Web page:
he’s improved so much that he’s now as good as petrov…

  2. JP says:

    Hi James,
    Interestingly you haven’t mentioned anything about Jaime Alguersuari.
    He says he will definitely be racing next year.
    Surely you must have info about this?
    Has he made you promise not to tell? :)

    Cheers
    JP

  3. Nik says:

    It’s a shame that ‘pay to drive’ appears to have become more prolific. We’re in danger of a grid governed by the cheque book rather than the talent.

    Regarding Caterham, I’d be wary of ditching Kovalainen. To me, he’s out driven the car on a number of occasions and Caterham seriously need development. Having effectively two rookie drivers would not be a shrewd move, looking broadly overview.

    That said, I’d like to see Heikki with a more competitive drive. Ok, he didn’t dazzle at McLaren but he seems re energized since being at Caterham. Give him a better car and I’d say he’d be nose to nose with the likes of DiResta etc.

    Petrov hasn’t really shone in my eyes but perhaps that’s a little unfair, since the Caterham hasn’t really shone at all.

    What about Torro Rosso? I wouldn’t say either of their drivers have been consistently memorable (other than annoying a few other drivers). Maybe a better driver would see them further up the score sheet.

    Senna? He’s a frustrating driver. Moments of great pace followed by many moments of mediocrity. I’d still like to see him on the grid for another year, even if to see a ‘Senna’ in F1. (relatively pointless but true none the less)

    Ferrari – Surely it’s going to be Alonso / Massa next year. Massa may be strictly No2 these days but there really isn’t anyone who is going to step into his place and get better results, at the moment.

    Interesting times.. Interesting times.

  4. Ross says:

    What about jaime alguersuari? He’s hinted in his column he’s coming back next year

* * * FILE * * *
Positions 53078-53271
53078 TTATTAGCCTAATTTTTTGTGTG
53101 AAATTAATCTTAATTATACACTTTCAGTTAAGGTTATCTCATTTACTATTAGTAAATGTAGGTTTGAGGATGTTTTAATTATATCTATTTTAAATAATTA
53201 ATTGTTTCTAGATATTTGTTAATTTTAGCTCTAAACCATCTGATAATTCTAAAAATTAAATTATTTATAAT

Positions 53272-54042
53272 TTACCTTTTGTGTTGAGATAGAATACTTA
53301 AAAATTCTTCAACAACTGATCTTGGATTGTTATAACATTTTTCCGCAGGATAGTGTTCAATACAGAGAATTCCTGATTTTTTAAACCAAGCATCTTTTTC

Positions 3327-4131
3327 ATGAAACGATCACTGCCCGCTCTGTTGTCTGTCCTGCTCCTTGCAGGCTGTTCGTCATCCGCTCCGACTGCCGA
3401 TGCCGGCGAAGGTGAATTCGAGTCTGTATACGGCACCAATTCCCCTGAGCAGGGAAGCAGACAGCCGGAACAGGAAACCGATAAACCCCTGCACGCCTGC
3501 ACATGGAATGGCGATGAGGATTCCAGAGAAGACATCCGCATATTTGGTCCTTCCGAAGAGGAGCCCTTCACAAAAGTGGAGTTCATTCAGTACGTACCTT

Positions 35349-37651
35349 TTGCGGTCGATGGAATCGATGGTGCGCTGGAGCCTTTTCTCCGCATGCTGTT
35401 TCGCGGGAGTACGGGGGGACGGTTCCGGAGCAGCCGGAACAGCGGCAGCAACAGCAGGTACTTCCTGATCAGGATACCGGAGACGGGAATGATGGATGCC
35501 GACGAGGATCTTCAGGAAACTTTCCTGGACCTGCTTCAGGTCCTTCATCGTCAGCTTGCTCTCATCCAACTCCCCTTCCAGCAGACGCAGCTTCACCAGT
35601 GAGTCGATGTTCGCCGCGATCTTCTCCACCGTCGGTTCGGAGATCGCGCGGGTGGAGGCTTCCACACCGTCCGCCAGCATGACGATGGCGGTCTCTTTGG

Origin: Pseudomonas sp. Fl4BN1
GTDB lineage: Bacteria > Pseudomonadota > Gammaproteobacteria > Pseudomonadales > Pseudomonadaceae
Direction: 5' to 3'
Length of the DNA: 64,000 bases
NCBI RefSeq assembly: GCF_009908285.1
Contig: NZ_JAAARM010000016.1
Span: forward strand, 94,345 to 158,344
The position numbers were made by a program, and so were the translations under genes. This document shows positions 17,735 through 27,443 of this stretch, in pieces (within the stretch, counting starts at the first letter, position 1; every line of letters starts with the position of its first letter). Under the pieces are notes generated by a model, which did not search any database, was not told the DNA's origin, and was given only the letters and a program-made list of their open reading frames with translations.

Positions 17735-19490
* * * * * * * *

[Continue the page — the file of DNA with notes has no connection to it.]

5. kp says:

    ‘…. money over talent as the dictating factor in decision making.’

    Money follows talent. And, at the top level, when that talent fails to materialise the money leaves it, and leaves it quickly. Think Hamilton!

    Perez is seriously talented. And he carries money. But if he doesn’t perform he too, as with Hamilton, will be out!

    Strange to see how long it took the press to own up to such realities!

  6. madmax says:

    Adrian Sutil should be still in F1 and the sport should have tried to do more to keep their biggest draw Schumacher. http://pitpass.com/47433-Why-Michael-Schumacher-may-be-F1s-most-valuable-driver

    Was fascinating to see a man who raced Senna and Prost and who is arguably the greatest of all time coming back into form. But what does the sport let happen? Force him into retirement.

  7. James Atkinson says:

    Interesting article JA could you do a follow up on sponsorship and expand on the dollars that a driver brings to a team. There’s always a financial angle as well as how well someone can drive.

    Cheers

    Another JA

  8. jpinx says:

    Will Grosjean keep his seat, or will someone have the gonads to boot him out of F1 and allow some equally talented but better controlled guy in?

  9. Alex Sun says:

    Рetrov VS Kovalainen. Who is faster?
    http://racetime.ru/index.php?id=3787
    I think that Vitaly Petrov also Good and Stable pilot, only in the last two races, he had technical problemms. If you remove the side of commerce, I think Vitaly is worth a cool car.

  10. Sasquatsch says:

    As Joe Saward pointed out in his Blog article about pay drivers (http://joesaward.wordpress.com/2012/10/09/the-value-or-lack-of-it-of-f1-pay-drivers/) choosing money over talent is not always a good idea, because the more talented drivers most likely will generate more prize money than the pay drivers will bring to the team as backing. Especially the 10th place in the championship is worth $17.6 million more than 11th place.

  11. Jota MG says:

    You do forget the best young driver at the moment, António Félix da Costa….

  12. riccardo is simply an excellent driver that is closed down by the performance of the car he has to drive. watch him closely…he has stayed out of trouble and driven some great races. there is only so much anyone can do with a car that pauses at every tree to lift a leg!!!

  13. john g says:

    Don’t you mean that Maldonado’s win *was* by luck? ;) As his subsequent results have clearly shown…

    Anyway, I think heidfeld has more chance of an F1 drive than Sutil – he’s damaged goods now and there’s no reason to think about him, he wasn’t every anything special.

  14. terry says:

    The driver line up with out contracts for next year could be even greater.
    Because of Vijay Mallya and his financial problems with King Fisher airlines and warrant for arrest in India after he bounce a $2 million dollar check in India to airport he owe money to.
    Their might not be a Force india team next year.
    Terry

  15. McHarg123 says:

    It’s going to be one of those years when we see the whole grid mixed up. Great to see.